Although the basic features of a cell in mitosis are well-documented, these are usually described from biological and genetic perspectives, with less emphasis on the morphological criteria that should be used to identify mitotic figures on H&E-stained slides. The perceived subjectivity and the high discordance rates in routine practice often result from the inconsistent application of such criteria to distinguish mitotic figures from their mimickers.17 20 22–24

Several phases of mitosis are identifiable including normal and atypical forms, some of which can significantly overlap with other structures (mitotic mimickers) such as apoptotic bodies, dark hyperchromatic nuclei and tissue/staining artefacts.

Although published decades ago, the methodology for the assessment of mitotic figures in BC remains subject to interpretation and individual pathologist performance. For instance, standardisation of area for MC was published in the 2019 fifth edition of the WHO classification of breast tumours.19

However, this was based on defining the area of MC when using 10 HPF, rather than defining the best size area to be used for MC and then adjusting the number of HPF based on the microscope field diameter.

This remains to be defined as some authors have demonstrated that MC is best assessed in larger area size (3 mm2)25 rather than 10 HPF of small field diameter microscopes which can generate an area as small as 1.25 mm2 per 10 HP.19 Details for choosing mitotic hotspots and adjustments to account for variation of field diameter of HPF were described in detail in recent publications and are still evolving.26 27

Issues such as the use of 10 HPF vs a defined area size were not addressed. Another major challenge added to identifying mitoses in recent years comes with the use of digitised whole slide images (WSI) and whether the same criteria used on glass slides should be applied as such or be modified to suite WSI visual eyeball counting. Mitosis detection on WSI is affected by the loss of fine-tuning ability, which represents one of the main functionalities of optical microscopes during identification of mitoses. It has been reported that not all mitotic figures seen using microscopes could be identified on WSI.28

Not only the criteria to define mitotic figures should be modified but also the number of mitotic figures per a defined area to be incorporated into histological grade should be defined.29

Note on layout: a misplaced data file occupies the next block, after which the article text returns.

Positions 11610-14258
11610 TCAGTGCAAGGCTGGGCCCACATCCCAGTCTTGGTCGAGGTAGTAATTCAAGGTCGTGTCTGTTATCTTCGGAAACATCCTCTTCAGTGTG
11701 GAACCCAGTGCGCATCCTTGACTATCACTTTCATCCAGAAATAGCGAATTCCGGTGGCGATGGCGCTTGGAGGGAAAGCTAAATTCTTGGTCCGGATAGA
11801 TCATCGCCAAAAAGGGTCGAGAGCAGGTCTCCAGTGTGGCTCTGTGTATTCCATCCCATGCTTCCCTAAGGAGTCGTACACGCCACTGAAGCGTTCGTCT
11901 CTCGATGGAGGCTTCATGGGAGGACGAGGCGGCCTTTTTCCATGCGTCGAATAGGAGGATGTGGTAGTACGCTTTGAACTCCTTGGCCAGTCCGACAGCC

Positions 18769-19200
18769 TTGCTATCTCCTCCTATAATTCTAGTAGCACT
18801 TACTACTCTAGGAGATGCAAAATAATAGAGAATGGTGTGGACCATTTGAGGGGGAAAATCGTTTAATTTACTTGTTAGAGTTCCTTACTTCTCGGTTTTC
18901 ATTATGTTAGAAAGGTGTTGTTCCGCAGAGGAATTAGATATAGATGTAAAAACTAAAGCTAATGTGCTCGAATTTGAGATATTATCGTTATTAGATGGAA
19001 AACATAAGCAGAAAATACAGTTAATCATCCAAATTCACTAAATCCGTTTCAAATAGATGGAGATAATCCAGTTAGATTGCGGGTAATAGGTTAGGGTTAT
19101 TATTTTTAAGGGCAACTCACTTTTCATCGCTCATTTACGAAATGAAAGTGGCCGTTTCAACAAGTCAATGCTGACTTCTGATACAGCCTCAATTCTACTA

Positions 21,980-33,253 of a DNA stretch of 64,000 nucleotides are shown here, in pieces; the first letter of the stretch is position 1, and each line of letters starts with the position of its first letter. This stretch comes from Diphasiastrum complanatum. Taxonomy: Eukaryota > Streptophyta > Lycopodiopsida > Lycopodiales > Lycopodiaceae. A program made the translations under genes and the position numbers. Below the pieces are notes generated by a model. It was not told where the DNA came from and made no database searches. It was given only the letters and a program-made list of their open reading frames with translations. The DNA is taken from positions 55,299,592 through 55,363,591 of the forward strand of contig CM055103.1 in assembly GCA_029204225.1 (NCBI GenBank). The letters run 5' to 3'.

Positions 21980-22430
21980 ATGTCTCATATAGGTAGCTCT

Therefore, a refinement of the methodology for MC in WSI is urgently needed.

In this review, we summarise the morphological definition of mitotic figures and provide an overview of phases of the cell cycle and mitosis, mitosis mimickers, reproducibility of mitotic scoring along with challenges of mitotic figures on WSI; when applied consistently, these should improve the reproducibility of visual assessment in both traditional microscopy and WSI.

Morphological criteria

Cell cycle phases and mitosis

The cell cycle is the series of events that takes place in a cell leading to its division in two cells. Mitosis is one of the four main phases of the cell cycle between interphase (G1, S and G2) and the quiescent phase (G0). It represents the step when the newly duplicated DNA is separated, and two new cells are formed.30 The mitotic phase is a relatively short period of the cell cycle. In a 24 hour cell cycle, the interphase stage generally takes between 18 and 22 hours, whereas mitosis only takes about 2 hours.31 In rapidly proliferating cancers, delayed fixation will allow many cells to complete mitosis and progress to the G1 phase, so they will not be detected when the specimen is examined microscopically.32 33 Therefore, rapid and adequate fixation of excised pathological specimens, including breast, is considered crucial to accurately assess mitotic activity.

Morphology of mitosis

Morphologically, mitosis is defined using a set of features characteristic to its various phases; however, for clinical application, the identification of mitosis regardless of its phases is the target. Description of these phases is only needed in routine practice to recognise mitotic figures and to differentiate them from various morphological mimickers particularly in WSI in which loss of some fine details makes interpretation of these figures more challenging.

Mitotic figures can show abnormal features, and these are described as atypical mitoses. The presence of these atypical forms is an expression of pathological division and is considered a sure sign of malignancy. Four main phases of mitosis are recognised, and they are in the following chronological order: prophase, metaphase, anaphase and telophase (figure 1) as below:

Figure 1

Schematic illustration and photomicrographic images of different phases of mitosis in routinely stained H&E sections using WSIs at ×40x magnification, showing abundant slightly eosinophilic granular cytoplasm, irregular nuclear outline, absent nuclear membrane; the nuclei appear as a condensed clump (prophase), hyperchromatic straight rod (metaphase), two identical sets of chromosomes at the two poles of the cell (anaphase), or two separate identical chromosome sets surrounded by cytoplasm and separated by the newly formed cell membrane (telophase). WSIs, whole slide image technologies.

Prophase

In prophase, the cell prepares to divide with thickening and coiling of the chromosomes. The nucleolus shrinks and disappears. The end of prophase is marked by the incipient organisation of a group of fibres to form a spindle and by the disintegration of the nuclear membrane. The centriole pair begins to move to each pole of the cell and starts to form spindle fibres. As the centrioles are moving, they become surrounded by clusters of microtubules formed of tubulin, radiating in star-like rays called starburst or Astra.34 The formation of microtubules and their attachment to the centromeres of duplicated chromosomes then occurs, which induces the appearance of hairy like projections on the nuclear outline.34